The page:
Interview: Rod Argent


There aren’t many people who can truthfully say, “I was a teenage Zombie.” Two of them – Rod Argent and Colin Blunstone – are Zombies again, part of the reformed British Sixties band that brought us songs like “She’s Not There”, “Tell Her No”, and “Time of the Season”, and the acclaimed album Odessey and Oracle recorded just before they broke up.

If “Argent” sounds familiar, it’s also the name of the successful band that Argent founded after The Zombies, which is best known for the hit song “Hold Your Head Up”. Over the years, Argent has also recorded with other artists, most notably The Who on their 1978 album Who Are You.

This interview with Rod Argent was done for a preview article for for the 9/4/16 concert by The Zombies at the Libbey Bowl in Ojai, California. It was done by phone on 8/23/16. (Andrew Eccles photo)

Jeff Moehlis: What can people look forward to at your upcoming concert?

Rod Argent: They’ll get a real mix of stuff. They’ll get maybe half of Odessey and Oracle, they’ll get the single songs that you would expect like “Time of the Season”, “She’s Not There”, “Tell Her No”. You’ll get one or two more obscure Zombies tracks as well. You will also get one Argent song that has a huge connection with The Zombies, because “Hold Your Head Up” was actually written not by me, but most of the song was written by Chris White, the original bass player for The Zombies.

And you’ll also get about four or five tracks from the new album as well, which we’re very proud of. We actually made the Top 100 album sales [laughs] last October, the first time for 50 years that The Zombies had a Billboard album. They called us up. So we were very proud of that.

JM: You mentioned the song “She’s Not There”, which was one of the earliest Zombies songs. How did that song come together/

RA: Well, that was actually the third song I’d ever written. I wrote one song when I was 17, I think. It was written for another band, strangely enough, and they recorded that. That was the very first song I’d ever written, before we turned professional. I then wrote “It’s Alright With Me” for when we were still semi-pro, and starting to make a name for ourselves around St. Albans area.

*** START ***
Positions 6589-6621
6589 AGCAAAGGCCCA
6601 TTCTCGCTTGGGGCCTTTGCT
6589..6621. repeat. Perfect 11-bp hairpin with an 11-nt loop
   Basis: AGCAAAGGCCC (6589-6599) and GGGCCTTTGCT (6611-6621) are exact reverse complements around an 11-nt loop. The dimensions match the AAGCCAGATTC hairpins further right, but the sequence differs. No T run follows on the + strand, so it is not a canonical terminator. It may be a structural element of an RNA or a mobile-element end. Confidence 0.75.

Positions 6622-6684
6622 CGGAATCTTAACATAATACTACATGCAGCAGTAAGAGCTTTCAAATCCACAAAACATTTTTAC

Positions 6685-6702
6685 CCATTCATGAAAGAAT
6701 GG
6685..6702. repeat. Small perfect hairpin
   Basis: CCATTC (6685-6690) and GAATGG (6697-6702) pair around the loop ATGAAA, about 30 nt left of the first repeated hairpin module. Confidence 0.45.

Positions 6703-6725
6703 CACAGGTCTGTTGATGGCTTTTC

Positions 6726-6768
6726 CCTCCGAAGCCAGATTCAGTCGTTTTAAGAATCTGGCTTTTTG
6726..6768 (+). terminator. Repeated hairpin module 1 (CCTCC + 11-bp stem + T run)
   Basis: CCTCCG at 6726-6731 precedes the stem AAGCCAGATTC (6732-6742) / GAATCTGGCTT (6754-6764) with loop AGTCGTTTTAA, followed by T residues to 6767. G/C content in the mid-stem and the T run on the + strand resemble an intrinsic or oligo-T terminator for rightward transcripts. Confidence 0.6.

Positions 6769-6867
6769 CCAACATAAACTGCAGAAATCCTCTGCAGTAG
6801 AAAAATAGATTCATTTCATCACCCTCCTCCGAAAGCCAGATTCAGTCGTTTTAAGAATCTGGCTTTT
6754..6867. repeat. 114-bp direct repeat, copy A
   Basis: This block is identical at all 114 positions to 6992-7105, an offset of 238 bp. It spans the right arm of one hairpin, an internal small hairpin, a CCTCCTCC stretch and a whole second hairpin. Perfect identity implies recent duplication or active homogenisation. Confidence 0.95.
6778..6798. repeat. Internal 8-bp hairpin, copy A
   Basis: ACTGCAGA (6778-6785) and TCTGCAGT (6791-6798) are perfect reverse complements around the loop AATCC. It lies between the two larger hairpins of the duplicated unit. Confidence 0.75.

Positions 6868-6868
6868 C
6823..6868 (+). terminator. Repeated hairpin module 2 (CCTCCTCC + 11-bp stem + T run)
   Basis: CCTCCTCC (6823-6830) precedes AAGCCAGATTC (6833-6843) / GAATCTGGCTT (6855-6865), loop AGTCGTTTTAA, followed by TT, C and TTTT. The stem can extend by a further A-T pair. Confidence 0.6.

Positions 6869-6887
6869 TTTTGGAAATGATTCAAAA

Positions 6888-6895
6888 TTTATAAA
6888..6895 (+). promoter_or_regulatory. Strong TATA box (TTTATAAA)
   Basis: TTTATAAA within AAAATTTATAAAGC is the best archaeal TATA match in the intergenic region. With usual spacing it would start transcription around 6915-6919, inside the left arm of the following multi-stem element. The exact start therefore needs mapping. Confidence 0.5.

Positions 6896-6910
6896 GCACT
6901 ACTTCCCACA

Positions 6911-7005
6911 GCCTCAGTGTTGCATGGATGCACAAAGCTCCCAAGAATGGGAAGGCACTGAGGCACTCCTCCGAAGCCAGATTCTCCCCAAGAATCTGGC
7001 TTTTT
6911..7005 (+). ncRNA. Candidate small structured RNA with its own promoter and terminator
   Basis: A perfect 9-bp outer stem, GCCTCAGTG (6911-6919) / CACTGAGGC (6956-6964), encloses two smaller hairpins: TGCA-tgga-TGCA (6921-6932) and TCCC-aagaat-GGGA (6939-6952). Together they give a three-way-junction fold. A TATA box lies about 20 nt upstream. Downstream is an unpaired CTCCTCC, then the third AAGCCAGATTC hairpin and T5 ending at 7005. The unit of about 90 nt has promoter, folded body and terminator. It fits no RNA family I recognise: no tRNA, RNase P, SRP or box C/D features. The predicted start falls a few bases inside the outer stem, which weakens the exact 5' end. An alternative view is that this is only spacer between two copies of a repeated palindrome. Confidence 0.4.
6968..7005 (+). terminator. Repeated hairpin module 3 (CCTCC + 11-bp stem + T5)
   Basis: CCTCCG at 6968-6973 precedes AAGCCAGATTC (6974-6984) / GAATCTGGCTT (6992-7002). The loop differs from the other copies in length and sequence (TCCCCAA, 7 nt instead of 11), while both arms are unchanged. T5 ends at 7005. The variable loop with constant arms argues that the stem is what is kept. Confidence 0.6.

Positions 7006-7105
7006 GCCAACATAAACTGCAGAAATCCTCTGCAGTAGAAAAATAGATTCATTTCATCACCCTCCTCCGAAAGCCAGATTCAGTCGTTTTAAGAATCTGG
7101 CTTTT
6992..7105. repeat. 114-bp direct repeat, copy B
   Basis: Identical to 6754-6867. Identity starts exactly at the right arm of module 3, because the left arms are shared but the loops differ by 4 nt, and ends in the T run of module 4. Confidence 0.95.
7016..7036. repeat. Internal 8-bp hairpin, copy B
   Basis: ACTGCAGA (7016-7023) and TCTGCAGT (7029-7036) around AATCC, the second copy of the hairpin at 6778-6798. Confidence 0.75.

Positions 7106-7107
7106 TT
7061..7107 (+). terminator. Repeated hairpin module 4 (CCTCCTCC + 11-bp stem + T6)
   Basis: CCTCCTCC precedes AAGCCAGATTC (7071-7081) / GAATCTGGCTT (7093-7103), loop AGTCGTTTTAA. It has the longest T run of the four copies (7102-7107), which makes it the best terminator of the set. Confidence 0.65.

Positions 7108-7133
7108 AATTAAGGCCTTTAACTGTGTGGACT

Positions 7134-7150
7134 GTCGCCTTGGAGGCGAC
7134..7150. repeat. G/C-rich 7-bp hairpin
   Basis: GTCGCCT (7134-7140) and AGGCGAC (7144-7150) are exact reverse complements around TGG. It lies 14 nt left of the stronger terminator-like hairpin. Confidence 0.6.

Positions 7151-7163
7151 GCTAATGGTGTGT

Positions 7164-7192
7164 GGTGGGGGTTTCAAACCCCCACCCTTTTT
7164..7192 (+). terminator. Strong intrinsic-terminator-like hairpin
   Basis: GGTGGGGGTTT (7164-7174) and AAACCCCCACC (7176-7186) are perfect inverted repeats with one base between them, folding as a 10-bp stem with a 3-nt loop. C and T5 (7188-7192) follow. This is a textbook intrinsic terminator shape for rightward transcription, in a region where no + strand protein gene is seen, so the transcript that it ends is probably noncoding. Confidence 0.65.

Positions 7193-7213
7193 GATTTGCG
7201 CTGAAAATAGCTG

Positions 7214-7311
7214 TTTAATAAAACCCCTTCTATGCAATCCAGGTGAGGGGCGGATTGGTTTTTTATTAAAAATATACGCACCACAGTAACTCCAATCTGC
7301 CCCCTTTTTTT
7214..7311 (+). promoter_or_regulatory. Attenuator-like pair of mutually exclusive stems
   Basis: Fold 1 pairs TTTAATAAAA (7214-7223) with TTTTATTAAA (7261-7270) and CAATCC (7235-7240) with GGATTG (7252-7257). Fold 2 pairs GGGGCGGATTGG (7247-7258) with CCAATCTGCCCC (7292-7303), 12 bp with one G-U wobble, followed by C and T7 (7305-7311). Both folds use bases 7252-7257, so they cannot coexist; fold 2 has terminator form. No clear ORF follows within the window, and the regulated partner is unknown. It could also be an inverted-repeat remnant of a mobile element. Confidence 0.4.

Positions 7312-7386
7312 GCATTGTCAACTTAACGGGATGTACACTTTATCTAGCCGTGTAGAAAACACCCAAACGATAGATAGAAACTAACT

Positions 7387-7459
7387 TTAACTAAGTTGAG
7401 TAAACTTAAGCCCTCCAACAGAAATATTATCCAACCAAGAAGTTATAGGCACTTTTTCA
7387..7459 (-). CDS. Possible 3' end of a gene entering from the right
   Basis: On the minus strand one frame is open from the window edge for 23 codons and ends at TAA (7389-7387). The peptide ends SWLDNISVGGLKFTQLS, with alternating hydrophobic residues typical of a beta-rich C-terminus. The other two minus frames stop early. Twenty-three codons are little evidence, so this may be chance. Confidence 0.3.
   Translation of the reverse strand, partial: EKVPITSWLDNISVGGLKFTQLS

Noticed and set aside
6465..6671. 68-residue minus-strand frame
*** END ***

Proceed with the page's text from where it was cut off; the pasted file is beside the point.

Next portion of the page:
And then we won a Beat competition, which led to a recording contract with Decca, and “She’s Not There” was actually written for the recording session. Our producer said, “Look you’ve got the session” – we won the contest and we got the prize, the recording contract with Decca – and he said, “Why don’t you write something yourself?” So I went away and wrote “She’s Not There”. Very luckily it was very successful. It came out great, and it was a Number One in many countries in the world, so that was fantastic for us.

JM: When I hear “She’s Not There”, I imagine a girl who’s kind of drugged out. Is that at all what you had in mind?

RA: It was just something mythical, it was just a fantasy. I wanted to write a song. I was desperately in love with music, and I was very excited about writing a song for the session, and I just thought, “OK, I’ve got two weeks”, basically, so I put on some of the albums that I had lying around. One was a John Lee Hooker album, and John Lee had a track on the album called “No One Told Me”. I hasten to add that nothing in the song took anything apart from those first four words. And I sort of spun a tune, a story around that. But it was a fantasy story, really.

I just started to construct it, and in the way that I always write now, as well, and I have done all my life. Once I start to make something work, I find it really exciting. Just playing around on the piano and singing. If it starts to work, I get really excited and then take it to the band, and hear it start to work with the band. That’s always hugely exciting. I mean, that’s why I’m still doing it, actually, to be honest. That’s where Colin [Blunstone] and I get all our energy from. The fact of still being able to indulge ourselves in that process, and things starting to work, it’s hugely energizing, actually. At this age, it feels like a real privilege to go and do that.

JM: I understand that after that song became a hit, you guys came over to America and played in New York City. What do you remember about that first trip as a band to America?

RA: It was extraordinary. I mean, you have to put yourself back into those days, really. It’s not something that anyone who’s young now could really understand. These days, countries have their own identity, but they have a lot in common with each other. They’re being so cosmopolitan now, and it’s so easy to travel now, that you can go to a hotel in most parts of the world – I mean there are some exceptions, obviously – and you sort of get similar experiences. Also on the streets, even though things have their own characteristics, the cars look roughly the same, a lot of elements of life are roughly the same now. In those days, it was just not like that.